A black granite sarcophagus that was found last May in the district of Sidi Gaber in Alexandria during preparations to dig the foundation of a building has finally revealed who its occupants were.
The sarcophagus was found when the contractor in charge of erecting the building applied to the local building authority for a permit and, as is standard practice, had to obtain approval from the local archaeological authority first. Probes disclosed the sarcophagus which was 2.75 metres long, 1.65 metres wide, and 1.85 metres high; and weighed some 30 tons.
By the time the sarcophagus was lifted above ground last July, an arduous process which had to be done with a lot of care lest any damage occurs, conjecture had abounded on who could have possibly been buried in it. The Alexandria district of Sidi Gaber is known to lie above the eastern necropolis which dates back to the Greco Roman era that extended from the 4th BC century to the 7th AD century. The region includes the al-Shatby necropolis which is home to the oldest Ptolemaic tombs that go back to the late 4th century BC, circa 360 BC. Cut into rock and patterned after charming old Greek houses, they are the oldest example of Alexandria-style burials.
Alexander the Great?
The fact that the sarcophagus was of huge size, made of granite which was a costly material that had to be moved from as further south as Aswan, and was found close to al-Shatby necropolis gave way to wide-scale conjecture. The international media surmised that the body inside the sarcophagus might have belonged to none other but Alexander the Great who died in 323BC and is known to have been buried in Alexandria, but his tomb has never been found.
Egyptian archaeologists, however, were quick to refute the claim that it was Alexander the Great, explaining that the black granite sarcophagus was found at a depth of 6 metres underground, which is a depth that concerns the late Roman period; whereas remains of the Greek era in Alexandria lie some 15 metres underground. According to Mona Haggag, Professor of Greco Roman history at Alexandria University and Head of the Alexandria Antiquities Society, the sarcophagus, even though of huge size, was absolutely free of any ornamentation, which made it highly unlikely that it should belong to someone as great as Alexander. Historically, Dr Haggag said, Alexander was buried in a gold sarcophagus and later moved into a glass one; then underwent several moves which are not entirely known to us now.
Another archaeologist, Salah Aboshanab said that historical documents describe the grandeur of the original tomb built for Alexander, and its location at the intersection of the two main streets at the centre of the ancient city. In modern times, he said, only the location of one of these streets is known; this is why, he said, archaeologists have missed the tomb. Dr Aboshanab said he had done copious research on that topic and claims he has a good idea where the tomb might lie.
It did not help that, once the sarcophagus was opened, it emitted an odious odour and was found to contain water of a strange reddish colour. This led to popular conjecture that this was red mercury, believed to have been used to cast spells and curses. But experts explained this off by saying that it was the result of years of sewage water seeping into the sarcophagus and mixing with the remnants of the wrappings around the skeletons inside.
The sarcophagus was finally moved to Alexandria National Museum where it underwent, together with the skeletons found inside, a series of investigations and studies. Yesterday, 19 August, saw Mustafa Waziri, Secretary-General of the Supreme Council of Antiquities announce that the preliminary studies carried out by a team of researchers headed by Zeinab Hasheesh, Director of the Department of the Skeleton Remains Studies at the Ministry of Antiquities were concluded.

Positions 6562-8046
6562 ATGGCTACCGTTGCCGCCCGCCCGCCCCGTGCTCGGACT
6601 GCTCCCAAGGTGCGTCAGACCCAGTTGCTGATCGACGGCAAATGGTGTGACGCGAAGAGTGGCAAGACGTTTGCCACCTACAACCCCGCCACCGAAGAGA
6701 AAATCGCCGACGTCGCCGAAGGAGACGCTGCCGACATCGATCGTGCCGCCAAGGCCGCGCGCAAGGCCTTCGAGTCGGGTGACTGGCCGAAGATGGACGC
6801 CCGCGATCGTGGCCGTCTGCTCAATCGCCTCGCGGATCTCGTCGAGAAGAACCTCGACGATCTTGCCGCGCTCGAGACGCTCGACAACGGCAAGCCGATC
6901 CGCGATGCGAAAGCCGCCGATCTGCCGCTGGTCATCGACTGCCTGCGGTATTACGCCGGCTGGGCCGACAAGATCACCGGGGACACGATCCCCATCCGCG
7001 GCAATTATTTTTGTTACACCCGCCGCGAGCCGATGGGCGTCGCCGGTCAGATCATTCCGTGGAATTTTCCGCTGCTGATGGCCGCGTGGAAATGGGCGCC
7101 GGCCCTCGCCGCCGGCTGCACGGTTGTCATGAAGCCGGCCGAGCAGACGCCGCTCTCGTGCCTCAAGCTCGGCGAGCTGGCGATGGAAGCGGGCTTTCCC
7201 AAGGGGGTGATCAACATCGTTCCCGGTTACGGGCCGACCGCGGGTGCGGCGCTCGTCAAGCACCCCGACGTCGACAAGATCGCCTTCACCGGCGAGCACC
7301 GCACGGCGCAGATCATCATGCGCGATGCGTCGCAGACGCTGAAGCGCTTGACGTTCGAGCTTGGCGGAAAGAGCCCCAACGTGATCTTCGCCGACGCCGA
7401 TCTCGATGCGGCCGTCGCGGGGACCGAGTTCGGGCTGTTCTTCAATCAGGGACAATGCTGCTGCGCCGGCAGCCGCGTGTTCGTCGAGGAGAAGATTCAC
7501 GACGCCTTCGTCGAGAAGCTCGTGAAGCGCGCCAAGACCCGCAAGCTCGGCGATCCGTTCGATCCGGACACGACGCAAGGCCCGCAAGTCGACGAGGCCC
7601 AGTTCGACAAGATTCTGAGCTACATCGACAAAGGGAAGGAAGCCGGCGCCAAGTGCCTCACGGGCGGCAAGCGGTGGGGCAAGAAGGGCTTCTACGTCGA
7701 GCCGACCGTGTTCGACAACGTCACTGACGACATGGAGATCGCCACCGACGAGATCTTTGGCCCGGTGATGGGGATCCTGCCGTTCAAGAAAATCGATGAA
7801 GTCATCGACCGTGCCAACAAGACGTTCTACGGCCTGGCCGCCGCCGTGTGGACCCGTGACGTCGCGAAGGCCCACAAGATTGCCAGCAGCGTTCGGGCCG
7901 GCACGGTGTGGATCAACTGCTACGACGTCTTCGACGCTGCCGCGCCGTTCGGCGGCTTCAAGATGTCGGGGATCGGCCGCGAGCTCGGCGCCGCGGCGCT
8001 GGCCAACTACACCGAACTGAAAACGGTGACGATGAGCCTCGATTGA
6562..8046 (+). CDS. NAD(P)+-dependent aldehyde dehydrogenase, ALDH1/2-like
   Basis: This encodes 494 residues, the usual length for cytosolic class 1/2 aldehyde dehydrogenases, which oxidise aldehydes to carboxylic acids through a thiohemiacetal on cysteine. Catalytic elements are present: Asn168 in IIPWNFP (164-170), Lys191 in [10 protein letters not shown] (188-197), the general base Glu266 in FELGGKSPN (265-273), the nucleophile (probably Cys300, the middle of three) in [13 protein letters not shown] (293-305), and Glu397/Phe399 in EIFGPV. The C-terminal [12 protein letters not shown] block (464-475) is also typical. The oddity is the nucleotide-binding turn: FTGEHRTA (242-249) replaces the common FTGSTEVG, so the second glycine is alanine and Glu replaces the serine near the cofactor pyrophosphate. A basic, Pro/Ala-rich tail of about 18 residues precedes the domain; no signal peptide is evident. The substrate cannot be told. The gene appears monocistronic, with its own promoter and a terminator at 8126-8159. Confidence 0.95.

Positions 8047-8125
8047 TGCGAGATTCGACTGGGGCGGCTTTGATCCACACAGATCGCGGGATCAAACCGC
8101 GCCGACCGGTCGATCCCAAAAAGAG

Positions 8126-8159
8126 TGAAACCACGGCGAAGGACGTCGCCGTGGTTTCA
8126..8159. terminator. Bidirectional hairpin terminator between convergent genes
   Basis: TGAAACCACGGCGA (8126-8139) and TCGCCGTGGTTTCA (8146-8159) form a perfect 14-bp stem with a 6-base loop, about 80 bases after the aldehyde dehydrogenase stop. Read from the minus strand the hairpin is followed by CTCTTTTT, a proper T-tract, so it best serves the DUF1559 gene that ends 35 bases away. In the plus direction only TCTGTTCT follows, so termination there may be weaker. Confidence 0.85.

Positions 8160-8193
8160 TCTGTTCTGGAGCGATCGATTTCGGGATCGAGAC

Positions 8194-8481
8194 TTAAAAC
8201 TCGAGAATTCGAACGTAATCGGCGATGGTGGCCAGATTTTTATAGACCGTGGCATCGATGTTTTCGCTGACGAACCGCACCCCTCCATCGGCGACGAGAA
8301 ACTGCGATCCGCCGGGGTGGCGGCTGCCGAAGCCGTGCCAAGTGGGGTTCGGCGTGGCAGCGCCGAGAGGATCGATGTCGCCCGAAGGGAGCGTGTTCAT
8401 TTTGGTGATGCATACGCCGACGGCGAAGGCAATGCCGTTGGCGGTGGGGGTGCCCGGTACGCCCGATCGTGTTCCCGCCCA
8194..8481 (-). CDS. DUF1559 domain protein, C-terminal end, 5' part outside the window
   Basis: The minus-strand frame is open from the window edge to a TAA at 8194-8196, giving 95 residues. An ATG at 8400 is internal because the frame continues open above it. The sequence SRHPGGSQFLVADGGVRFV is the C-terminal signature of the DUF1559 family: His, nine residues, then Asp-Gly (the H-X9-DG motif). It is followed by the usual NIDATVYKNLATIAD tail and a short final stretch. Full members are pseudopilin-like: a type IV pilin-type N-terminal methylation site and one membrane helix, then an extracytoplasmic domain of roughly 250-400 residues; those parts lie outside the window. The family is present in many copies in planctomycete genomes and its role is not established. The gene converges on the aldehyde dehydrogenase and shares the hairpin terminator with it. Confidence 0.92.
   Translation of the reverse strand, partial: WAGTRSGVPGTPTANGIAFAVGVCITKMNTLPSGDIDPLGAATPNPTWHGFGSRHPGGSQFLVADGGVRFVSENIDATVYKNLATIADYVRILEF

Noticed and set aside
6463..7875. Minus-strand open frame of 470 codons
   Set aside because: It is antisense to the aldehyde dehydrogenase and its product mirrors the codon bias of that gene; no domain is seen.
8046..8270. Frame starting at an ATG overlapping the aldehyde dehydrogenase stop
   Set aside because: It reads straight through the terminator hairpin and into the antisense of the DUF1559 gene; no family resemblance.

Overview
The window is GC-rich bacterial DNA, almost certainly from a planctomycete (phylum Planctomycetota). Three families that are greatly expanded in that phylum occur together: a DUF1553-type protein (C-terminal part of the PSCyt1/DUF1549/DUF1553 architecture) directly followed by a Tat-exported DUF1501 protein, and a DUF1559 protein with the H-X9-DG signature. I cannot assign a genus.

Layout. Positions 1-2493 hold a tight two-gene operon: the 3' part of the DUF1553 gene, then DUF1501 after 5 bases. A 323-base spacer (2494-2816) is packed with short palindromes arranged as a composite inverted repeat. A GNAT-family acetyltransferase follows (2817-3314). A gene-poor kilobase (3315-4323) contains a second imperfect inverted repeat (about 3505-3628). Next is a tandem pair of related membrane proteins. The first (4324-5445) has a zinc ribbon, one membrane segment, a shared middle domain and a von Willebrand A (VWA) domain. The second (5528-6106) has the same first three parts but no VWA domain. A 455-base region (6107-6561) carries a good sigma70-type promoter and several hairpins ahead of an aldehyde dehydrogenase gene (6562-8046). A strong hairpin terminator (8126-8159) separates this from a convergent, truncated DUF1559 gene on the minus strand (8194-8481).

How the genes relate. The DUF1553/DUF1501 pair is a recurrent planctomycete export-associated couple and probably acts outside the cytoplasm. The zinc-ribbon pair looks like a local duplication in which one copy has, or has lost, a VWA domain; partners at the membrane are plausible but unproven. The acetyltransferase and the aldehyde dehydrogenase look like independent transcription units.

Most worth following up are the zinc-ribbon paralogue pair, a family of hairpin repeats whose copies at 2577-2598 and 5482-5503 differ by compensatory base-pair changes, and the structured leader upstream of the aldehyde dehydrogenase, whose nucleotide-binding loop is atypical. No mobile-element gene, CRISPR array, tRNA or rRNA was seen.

The studies, Dr Waziri said, have determined the gender and age of the skeletons found inside the Alexandria sarcophagus, according to the anatomy of the skulls, pelvis and longitudinal bones through anthropological examination.
He said that the team had also found gold sheets within the bones of the skeletons and are now under study.
Nadia Kheider, Head of the Central Department of Antiquities of Lower Egypt, said that the first skeleton belonged to a woman aged 20 to 25 years, around 160 to 164cm tall. The second belonged to a man between 35 and 39, his height ranging from 160 to 165.5cm. The third skeleton, she said, belonged to a man aged 40 to 44 years, between 179 and 184.5cm tall.
Dr Hasheesh pointed out that studies on the right bone at the back area of a skull showed a rounded cavity of 1.7cm wide which reveals that the owner of this skull has survived a long period with this cavity which was clearly the result of surgery. She said that this was probably a “trepanation” surgery where a burr hole is drilled or scraped into the human skull to treat health problems related to intracranial diseases or release pressured blood build-up from an injury. “This surgery is the oldest surgical intervention ever known since pre-history, but was well-known, even if rarely used, in ancient Egypt,” she said.
Dr Waziri explained that the burial process inside the sarcophagus was most probably carried out in two consecutive phases, since the skeletons were laid on top of one another.
Ayman Ashmawy, Head of the Ancient Egyptian Antiquities Sector said that the researchers have cleaned up all the remains found inside the sarcophagus and archaeologically documented all the bones and skulls as well as the gold sheets.
Now, he said, several analyses are being carried out on the water to discover more about its components.
Dr Waziri asserted that studies are ongoing, including DNA tests and CT-Scans on the skeletal bones to know whether those buried had been family relations.
20 August 2018